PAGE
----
Land Registry and the family home protective rules
If only one of the spouses acquires or sells real estate or concludes a mortgage agreement with regard to real estate that qualifies as the family home, then also the consent of the other spouse is needed to effectuate that transaction, even if they are not registered as the owner’s spouse in the land register. It is the responsibility of the notary to control whether consent has been given. Therefore, the land registrar does not carry out an independent control.
Other Overriding mandatory provisions in family law
Under the old Dutch law governing matrimonial property law, if one of the spouses acquired real estate before they got married, the real estate would in principle have been part of the matrimonial property. Under the current Dutch law (implemented as of 1 January 2018), the matrimonial property regime has been changed so that the real estate, acquired by the spouses before marriage, no longer form part of the matrimonial property. The current Dutch law does not have retroactive effect and thus solely apply to marriages concluded after 1st January 2018.
Pietro had inherited a house from his parents’ succession. He is registered in the land book as sole owner. After that, he marries Sofía and they establish their family home at that house, where they live with their two little children.
Now, Pietro has received a very interesting offer for the house from an Investing company called Paradise Rooms SA, so he decides to sell it. Pietro and the representative director of the company have signed the purchase contract before the notary and have sent it to the Land Registry to register the new owner.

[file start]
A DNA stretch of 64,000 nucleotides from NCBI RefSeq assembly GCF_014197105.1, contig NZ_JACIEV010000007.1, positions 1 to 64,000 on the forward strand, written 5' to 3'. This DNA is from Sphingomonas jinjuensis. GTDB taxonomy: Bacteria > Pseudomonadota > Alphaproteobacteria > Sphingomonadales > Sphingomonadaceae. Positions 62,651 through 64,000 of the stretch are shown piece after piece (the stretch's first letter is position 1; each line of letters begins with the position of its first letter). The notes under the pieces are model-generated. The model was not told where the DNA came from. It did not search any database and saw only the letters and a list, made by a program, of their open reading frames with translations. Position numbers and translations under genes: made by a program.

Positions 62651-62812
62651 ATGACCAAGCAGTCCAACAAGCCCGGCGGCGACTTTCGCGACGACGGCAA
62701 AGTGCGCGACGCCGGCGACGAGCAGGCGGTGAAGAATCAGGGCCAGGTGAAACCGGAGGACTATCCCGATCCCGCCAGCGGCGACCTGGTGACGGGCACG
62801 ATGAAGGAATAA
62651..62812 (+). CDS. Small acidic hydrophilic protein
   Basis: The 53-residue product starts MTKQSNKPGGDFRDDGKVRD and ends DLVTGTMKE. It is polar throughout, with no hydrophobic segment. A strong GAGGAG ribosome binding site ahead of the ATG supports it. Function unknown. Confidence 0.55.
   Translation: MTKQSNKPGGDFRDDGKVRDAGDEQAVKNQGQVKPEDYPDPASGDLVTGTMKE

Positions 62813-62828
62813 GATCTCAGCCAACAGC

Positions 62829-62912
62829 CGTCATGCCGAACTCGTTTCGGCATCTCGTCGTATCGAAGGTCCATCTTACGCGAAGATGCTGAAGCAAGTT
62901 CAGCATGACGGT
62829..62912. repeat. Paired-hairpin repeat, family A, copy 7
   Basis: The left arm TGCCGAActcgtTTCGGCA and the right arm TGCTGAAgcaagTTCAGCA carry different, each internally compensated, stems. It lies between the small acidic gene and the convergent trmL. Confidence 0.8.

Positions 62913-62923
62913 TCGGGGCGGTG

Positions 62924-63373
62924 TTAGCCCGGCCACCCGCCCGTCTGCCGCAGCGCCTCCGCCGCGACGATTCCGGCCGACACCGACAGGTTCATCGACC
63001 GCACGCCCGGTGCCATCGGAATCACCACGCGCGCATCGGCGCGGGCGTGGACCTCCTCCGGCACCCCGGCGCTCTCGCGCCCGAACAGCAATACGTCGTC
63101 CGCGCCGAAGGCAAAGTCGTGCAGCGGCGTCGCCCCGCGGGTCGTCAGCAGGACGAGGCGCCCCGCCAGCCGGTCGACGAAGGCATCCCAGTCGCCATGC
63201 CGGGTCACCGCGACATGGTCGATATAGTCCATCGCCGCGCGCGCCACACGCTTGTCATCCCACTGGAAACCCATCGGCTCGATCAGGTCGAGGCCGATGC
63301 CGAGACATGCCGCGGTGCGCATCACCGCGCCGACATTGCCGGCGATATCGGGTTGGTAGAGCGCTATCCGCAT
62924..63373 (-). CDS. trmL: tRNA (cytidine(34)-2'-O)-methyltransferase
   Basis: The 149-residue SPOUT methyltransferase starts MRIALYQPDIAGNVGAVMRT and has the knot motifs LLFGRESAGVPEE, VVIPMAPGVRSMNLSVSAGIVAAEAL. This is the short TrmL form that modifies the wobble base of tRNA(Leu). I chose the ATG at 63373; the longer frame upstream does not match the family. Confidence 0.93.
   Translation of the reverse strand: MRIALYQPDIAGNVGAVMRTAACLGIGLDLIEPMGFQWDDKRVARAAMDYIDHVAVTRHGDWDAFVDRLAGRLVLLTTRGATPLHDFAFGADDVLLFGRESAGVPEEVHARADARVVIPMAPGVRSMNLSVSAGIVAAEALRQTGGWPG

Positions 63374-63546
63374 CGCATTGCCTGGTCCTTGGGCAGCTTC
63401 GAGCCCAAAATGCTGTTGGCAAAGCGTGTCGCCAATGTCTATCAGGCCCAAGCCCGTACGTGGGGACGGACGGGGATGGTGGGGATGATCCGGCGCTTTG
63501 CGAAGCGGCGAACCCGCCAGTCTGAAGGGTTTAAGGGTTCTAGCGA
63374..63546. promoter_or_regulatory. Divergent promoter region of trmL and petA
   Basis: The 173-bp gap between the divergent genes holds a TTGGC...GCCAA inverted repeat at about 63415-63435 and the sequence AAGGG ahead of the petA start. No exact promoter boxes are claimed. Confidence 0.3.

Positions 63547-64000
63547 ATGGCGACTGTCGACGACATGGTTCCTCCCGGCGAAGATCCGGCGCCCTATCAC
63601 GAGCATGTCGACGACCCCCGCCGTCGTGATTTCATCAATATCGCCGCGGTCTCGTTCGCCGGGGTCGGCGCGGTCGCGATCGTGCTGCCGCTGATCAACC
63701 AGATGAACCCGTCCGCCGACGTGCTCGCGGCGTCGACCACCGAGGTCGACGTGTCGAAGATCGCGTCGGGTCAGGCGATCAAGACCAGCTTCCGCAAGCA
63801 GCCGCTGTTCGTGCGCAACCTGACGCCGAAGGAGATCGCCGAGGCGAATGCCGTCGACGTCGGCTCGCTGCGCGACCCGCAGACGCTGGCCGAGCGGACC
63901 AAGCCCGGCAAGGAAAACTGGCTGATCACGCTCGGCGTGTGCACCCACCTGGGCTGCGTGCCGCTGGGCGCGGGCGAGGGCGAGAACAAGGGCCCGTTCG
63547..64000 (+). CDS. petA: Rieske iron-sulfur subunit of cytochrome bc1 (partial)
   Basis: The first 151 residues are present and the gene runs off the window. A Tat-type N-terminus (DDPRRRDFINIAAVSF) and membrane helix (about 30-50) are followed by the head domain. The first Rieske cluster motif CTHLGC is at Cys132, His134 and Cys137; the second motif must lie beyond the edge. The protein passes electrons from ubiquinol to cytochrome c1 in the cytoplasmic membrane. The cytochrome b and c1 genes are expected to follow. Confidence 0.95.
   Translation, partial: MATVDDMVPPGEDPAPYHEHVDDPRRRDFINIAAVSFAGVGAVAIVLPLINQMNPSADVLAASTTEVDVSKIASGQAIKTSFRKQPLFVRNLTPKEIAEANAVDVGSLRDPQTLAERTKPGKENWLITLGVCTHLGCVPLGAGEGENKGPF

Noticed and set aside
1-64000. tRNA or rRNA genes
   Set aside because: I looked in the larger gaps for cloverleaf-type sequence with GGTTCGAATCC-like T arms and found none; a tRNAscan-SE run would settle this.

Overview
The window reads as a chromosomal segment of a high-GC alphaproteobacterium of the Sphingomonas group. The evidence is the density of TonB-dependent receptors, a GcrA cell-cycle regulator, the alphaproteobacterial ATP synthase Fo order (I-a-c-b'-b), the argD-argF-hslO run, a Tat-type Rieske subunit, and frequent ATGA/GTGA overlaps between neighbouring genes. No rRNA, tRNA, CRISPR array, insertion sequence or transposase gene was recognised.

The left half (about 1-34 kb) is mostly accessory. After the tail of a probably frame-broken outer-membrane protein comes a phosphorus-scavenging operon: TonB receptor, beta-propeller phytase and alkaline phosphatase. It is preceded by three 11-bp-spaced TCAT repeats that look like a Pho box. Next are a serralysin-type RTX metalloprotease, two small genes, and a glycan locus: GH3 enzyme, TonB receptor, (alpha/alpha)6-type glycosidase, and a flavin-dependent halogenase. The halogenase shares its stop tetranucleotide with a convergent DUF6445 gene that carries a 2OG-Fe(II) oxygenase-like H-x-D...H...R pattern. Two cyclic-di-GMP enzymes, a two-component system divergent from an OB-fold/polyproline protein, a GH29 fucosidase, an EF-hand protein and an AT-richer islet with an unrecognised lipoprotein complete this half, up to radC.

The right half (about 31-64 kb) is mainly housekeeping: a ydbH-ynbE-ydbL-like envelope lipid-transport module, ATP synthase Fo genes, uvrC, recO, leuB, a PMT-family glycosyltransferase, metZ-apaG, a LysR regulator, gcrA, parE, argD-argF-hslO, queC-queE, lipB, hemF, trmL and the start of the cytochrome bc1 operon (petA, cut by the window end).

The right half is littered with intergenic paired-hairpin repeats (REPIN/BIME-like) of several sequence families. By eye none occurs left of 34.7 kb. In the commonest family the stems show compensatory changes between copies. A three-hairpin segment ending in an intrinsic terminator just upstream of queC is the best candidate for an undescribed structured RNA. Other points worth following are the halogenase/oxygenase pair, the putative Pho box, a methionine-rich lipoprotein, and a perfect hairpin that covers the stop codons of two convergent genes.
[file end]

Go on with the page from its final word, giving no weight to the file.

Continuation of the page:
As a preliminary remark, it is to be pointed out that the purchase contracts can only be registered in the form of a Vormerkung (provisional registration) (article 7:3 Dutch Civil Code). A subsequent deed of transfer would be registered in accordance with article 3:19 (1) Dutch Civil Code provided that all formal requirements are met.
Even though Pietro is registered as the sole owner of the family home, he would need the consent of his wife to transfer the family home to Paradise Rooms SA (article 1:88 (a) Dutch Civil Code).
Under the old Dutch law governing matrimonial property law, Pietro’s house would have been part of the matrimonial property unless Pietro`s parents had included an exclusion clause in their last will to exclude the house from the matrimonial property of their son. Under the current Dutch law (implemented as of 1 January 2018), Pietro’s house does not form part of the matrimonial property if he and Sofia got married after the 1st of January 2018. If they married before that date, the old Dutch legislation regarding this topic will apply. In that case it is important for Pietro`s parents they excluded the inheritance from being part of the matrimonial regime of their children in their last will.